Porsche is not content to just continue its success as a profitable maker of premium sports cars. It wants to be an early adopter when it comes to new technologies such as blockchain, artificial intelligence and virtual and augmented reality.
At a press briefing last month, the carmaker, part of the Volkswagen Group, showed a few of these promising new technologies. Some are nearing introduction, while others are still in the experimental phase.
“We will never forget our DNA, but we want to connect it with the future,” said Porsche’s head of sales and marketing, Detlev von Platen. He stressed, however, that “the famous Porsche experience will continue to come first.”
During a day of demonstrations, Porsche specialists showed a range of digital technologies that included a blockchain-based way to open and close a vehicle; a neural network that uses artificial intelligence to detect vibration anomalies in machines and systems; a powerful augmented and virtual reality option for car showrooms; and an expanded Porsche Connected ecosystem.
Underscoring the importance of the digitalization efforts, Porsche has upped its annual IT budget from less than 300 million euros to around 450 million euros. Lutz Meschke, Porsche’s finance director, who is also responsible for all IT, said a major part of the increase reflects increased IT spending. Porsche CIO Sven Lorenz, who implements IT strategy at the carmaker, reports to Meschke.
Meschke cited five IT priorities for Porsche: Connectivity, vehicle automation, mobility, sales and marketing and corporate digitalization.
The IT department is playing an ever bigger role in all of these areas. “IT is taking on new functions,” Meschke said, adding that IT staff is increasingly involved in vehicle development and “has become more of a business partner to the various divisions.”
Porsche executives said the sports car maker was the first to implement blockchain in the car. Through the use of the digital-ledger technology, Porsche’s door opener is better protected against hacker attacks, they said.
Porsche is also deploying blockchain for communication with third parties. One of them is logistics company DHL. So-called smart contracts can make sure that third parties have to honor an agreement. “With blockchain we can assure in particular that the customer continues to have control of his data,” Meschke said.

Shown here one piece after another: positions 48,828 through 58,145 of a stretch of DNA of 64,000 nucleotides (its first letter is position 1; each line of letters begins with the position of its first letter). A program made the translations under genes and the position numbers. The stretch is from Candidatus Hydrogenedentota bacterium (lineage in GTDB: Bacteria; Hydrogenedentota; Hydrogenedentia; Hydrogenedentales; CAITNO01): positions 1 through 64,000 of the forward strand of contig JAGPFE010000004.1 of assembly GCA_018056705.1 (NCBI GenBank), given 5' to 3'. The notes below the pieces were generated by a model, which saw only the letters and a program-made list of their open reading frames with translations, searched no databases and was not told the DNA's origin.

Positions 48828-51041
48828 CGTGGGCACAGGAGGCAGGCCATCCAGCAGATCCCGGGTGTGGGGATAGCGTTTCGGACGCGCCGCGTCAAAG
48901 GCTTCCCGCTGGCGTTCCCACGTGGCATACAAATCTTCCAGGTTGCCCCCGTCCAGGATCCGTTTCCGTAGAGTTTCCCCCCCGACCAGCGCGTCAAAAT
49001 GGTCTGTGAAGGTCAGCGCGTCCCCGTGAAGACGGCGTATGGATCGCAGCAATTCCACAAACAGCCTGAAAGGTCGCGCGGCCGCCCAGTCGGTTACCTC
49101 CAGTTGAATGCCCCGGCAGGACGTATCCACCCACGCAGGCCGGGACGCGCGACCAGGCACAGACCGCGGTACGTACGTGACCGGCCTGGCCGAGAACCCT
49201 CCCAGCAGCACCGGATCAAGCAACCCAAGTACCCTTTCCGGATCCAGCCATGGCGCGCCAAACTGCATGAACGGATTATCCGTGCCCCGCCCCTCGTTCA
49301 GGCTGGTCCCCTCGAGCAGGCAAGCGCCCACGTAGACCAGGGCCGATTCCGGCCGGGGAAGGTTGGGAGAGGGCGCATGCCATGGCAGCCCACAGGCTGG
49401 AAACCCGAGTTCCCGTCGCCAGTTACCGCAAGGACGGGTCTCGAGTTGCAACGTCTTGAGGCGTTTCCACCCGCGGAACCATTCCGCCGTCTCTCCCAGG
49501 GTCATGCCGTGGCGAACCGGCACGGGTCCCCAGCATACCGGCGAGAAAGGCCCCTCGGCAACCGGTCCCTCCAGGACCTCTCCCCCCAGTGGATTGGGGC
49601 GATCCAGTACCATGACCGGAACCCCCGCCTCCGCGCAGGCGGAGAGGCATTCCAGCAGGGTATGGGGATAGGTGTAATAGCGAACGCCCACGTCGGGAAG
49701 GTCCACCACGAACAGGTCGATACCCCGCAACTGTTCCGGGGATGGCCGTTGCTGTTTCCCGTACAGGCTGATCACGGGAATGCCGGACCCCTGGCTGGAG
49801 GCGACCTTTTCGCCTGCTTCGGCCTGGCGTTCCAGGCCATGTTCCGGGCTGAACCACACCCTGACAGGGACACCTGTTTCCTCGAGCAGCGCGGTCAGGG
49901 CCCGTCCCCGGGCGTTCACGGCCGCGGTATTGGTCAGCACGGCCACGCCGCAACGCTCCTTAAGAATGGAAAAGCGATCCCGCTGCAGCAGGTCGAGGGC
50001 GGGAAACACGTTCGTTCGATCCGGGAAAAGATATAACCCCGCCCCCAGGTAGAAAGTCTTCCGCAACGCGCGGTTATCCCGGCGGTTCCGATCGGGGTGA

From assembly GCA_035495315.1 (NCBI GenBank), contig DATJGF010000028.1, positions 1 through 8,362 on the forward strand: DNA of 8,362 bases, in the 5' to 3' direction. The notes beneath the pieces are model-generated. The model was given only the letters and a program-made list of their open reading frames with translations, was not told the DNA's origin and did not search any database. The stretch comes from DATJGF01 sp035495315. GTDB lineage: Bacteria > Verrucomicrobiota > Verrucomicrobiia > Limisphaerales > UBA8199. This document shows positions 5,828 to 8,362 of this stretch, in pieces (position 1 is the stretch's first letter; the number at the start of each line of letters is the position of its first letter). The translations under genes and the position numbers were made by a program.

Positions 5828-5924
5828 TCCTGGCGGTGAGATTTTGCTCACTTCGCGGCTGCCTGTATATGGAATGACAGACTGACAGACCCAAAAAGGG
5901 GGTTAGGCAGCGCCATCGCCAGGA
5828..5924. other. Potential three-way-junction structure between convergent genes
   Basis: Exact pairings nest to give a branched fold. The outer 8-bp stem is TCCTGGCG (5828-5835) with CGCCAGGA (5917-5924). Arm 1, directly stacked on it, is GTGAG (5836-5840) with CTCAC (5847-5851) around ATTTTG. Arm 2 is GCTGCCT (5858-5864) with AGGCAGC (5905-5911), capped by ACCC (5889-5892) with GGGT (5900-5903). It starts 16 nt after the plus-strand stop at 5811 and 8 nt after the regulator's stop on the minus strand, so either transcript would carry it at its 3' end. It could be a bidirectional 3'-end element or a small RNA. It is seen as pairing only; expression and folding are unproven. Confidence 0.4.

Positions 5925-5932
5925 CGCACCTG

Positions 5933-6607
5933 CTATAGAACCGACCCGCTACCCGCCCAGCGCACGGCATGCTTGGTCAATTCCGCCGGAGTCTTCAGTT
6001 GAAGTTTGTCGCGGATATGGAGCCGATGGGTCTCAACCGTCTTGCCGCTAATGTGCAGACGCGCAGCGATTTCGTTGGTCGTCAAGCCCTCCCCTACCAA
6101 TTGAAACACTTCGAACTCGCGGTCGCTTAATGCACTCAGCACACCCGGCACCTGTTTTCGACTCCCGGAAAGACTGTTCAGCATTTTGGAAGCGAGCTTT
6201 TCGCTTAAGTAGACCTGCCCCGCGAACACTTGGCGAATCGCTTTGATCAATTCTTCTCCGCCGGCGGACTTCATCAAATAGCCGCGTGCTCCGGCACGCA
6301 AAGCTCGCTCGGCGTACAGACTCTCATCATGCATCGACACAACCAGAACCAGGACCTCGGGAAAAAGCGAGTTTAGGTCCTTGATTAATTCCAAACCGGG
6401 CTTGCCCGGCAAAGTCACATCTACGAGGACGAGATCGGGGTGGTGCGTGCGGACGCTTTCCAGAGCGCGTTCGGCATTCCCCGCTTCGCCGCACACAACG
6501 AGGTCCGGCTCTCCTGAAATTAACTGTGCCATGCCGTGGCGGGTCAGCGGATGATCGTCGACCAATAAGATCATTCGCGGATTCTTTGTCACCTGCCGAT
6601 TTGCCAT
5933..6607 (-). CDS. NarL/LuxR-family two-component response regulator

The sports car maker believes artificial intelligence can give predictive maintenance a boost. The Porsche Digital Lab, its Berlin-based innovation think tank, developed what it called a “sound detective,” which recognizes abnormal noise and vibration in machines. With the help of AI, for example, it can determine the state of a plug connection and predict whether a problem may occur later on.
AR and VR
Augmented and virtual reality will feature in Porsche’s sales and after-sales operations. In cooperation with Google, Porsche is introducing “Mission E Augmented Reality,” an app-based AR implementation that lets customers look at various details of Porsche’s upcoming electric sports model.
“The customer has to be addressed in an emotional way in all phases of the purchase decision,” said Deniz Keskin, head of Porsche’s communication strategy and retail marketing. Virtual and augmented reality are perfect for this purpose, he added.
Keskin cited three ways in which digitalization can improve automotive product marketing. First is the establishment of a more direct connection between the customer and the company. Second, Porsche can offer customers information that is filtered for individual relevance. And third, it can provide a more interesting customer experience. “Through digitalization we have realized that we can offer an experience that wouldn’t be possible in the real world,” Keskin said.
The Porsche expert said he considered AR and VR “the fourth wave” in the consumer electronics evolution. It follows, the advent of the PC, the internet and the smartphone.
-By Yannick Polchow and Arjen Bongard